The signal transducer and activator of transcription-3 (Stat3) is a member of the STAT family of cytoplasmic transcription factors. Overactivation of Stat3 is detected with high frequency in human cancer and is considered a molecular abnormality that supports the tumor phenotype. Despite concerted investigative efforts, the molecular mechanisms leading to the aberrant Stat3 activation and Stat3-mediated transformation and tumorigenesis are still not clearly defined. Recent evidence reveals a crosstalk close relationship between Stat3 signaling and members of the Rho family of small GTPases, including Rac1, Cdc42 and RhoA. Specifically, Rac1, acting in a complex with the MgcRacGAP (male germ cell RacGAP), promotes tyrosine phosphorylation of Stat3 by the IL6-receptor family/Jak kinase complex, as well as its translocation to the nucleus. Studies have further revealed that the mutational activation of Rac1 and Cdc42 results in Stat3 activation, which occurs in part through the upregulation of IL6 family cytokines that in turn stimulates Stat3 through the Jak kinases. Interestingly, evidence also shows that the engagement of cadherins, cell to cell adhesion molecules, specifically induces a striking increase in Rac1 and Cdc42 protein levels and activity, which in turn results in Stat3 activation. In this review we integrate recent findings clarifying the role of the Rho family GTPases in Stat3 activation in the context of malignant progression.
Rho GTPases; MgcRacGAP; Stat3
Signal transducers and activators of transcription (STATs) are mediators of cytokine and growth factor signaling. In recent years, STAT5b has emerged as a key regulator of tumorigenesis. STAT5b phosphorylation and activation is mediated by several kinases known to be overexpressed in breast cancer, such as epidermal growth factor receptor, HER2, and c-Src. Breast tumor kinase (Brk), also known as protein tyrosine kinase 6, is a nonreceptor tyrosine kinase expressed in more than 60% of breast cancers. Only a few substrates of the Brk tyrosine kinase have been identified, the most recent being STAT3. In the present article we investigate the potential role of Brk in the phosphorylation and activation STAT5b.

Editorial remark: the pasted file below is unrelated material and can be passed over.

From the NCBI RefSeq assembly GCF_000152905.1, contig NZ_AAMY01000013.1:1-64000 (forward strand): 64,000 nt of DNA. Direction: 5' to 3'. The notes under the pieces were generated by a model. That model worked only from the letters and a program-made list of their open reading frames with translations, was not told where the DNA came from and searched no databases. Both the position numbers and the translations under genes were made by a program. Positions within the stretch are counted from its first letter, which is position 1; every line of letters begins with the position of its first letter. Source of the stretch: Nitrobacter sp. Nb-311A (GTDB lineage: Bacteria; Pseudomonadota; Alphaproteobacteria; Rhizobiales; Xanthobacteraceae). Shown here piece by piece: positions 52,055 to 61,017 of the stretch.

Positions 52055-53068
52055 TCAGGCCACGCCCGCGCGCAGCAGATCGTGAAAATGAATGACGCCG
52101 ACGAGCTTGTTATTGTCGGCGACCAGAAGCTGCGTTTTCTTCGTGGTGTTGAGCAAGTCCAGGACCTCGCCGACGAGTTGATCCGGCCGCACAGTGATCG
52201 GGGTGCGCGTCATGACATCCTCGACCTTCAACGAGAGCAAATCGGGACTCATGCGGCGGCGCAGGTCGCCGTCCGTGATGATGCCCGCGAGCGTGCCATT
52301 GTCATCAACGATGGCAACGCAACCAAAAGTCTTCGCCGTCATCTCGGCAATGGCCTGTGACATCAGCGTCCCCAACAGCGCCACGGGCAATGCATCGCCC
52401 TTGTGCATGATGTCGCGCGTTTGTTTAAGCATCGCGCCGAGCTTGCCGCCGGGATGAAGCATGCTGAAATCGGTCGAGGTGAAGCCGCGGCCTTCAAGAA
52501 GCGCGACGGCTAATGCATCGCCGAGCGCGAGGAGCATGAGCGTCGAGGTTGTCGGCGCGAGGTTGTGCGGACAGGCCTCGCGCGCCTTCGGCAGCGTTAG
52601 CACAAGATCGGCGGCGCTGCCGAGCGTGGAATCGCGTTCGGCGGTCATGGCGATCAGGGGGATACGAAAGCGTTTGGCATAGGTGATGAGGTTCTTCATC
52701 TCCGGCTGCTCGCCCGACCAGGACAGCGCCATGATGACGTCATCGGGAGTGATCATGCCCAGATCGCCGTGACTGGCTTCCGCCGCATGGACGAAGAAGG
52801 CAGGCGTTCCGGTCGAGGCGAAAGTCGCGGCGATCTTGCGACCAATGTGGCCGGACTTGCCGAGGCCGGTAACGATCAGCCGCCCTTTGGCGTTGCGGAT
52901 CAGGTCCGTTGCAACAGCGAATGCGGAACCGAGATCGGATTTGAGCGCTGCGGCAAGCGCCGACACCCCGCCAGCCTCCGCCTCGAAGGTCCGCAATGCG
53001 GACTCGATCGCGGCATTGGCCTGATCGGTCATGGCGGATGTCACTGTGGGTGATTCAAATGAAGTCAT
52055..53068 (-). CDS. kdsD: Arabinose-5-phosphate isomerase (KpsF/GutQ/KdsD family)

To determine whether Brk can phosphorylate STAT5b, transient transfection and in vitro kinase assays were performed. Luciferase reporter assays were used to measure Brk-induced STAT5b transcriptional activity. siRNA technology was utilized to investigate the biological significance of Brk-induced activation of STAT5b in breast cancer cell models.
Phosphospecific antibodies, mutational analysis, and in vitro kinase assays demonstrated that Brk specifically mediated STAT5b phosphorylation at the activating tyrosine, Y699. Transient transfection of Brk into the Brk-negative BT-549 breast cancer cell line enhanced STAT5b transcriptional activity, as measured by a STAT5-specific luciferase reporter. Furthermore, overexpression of kinase active c-Src enhanced Brk-induced STAT5b transcriptional activity. In Brk-positive breast cancer cell lines BT-20 and SKBr3, knockdown of Brk protein or of STAT5b protein using siRNA methodology resulted in a decrease in DNA synthesis. Knockdown of Brk and STAT5b together did not further decrease DNA synthesis compared with each alone, suggesting that Brk and STAT5b converge on the same pathway, ultimately leading to cellular proliferation.
Our studies demonstrate that Brk phosphorylates STAT5b on Y699, leading to increased STAT5b transcriptional activity. Furthermore, analysis of DNA synthesis suggests that STAT5b and Brk are converging upon the same proproliferative signaling pathway in breast cancer cells. We propose that Brk, like other tyrosine kinases, signals downstream to STAT5b to mediate proliferation of breast cancer cells. These results further establish STAT5b as well as Brk as potential targets for breast cancer therapy.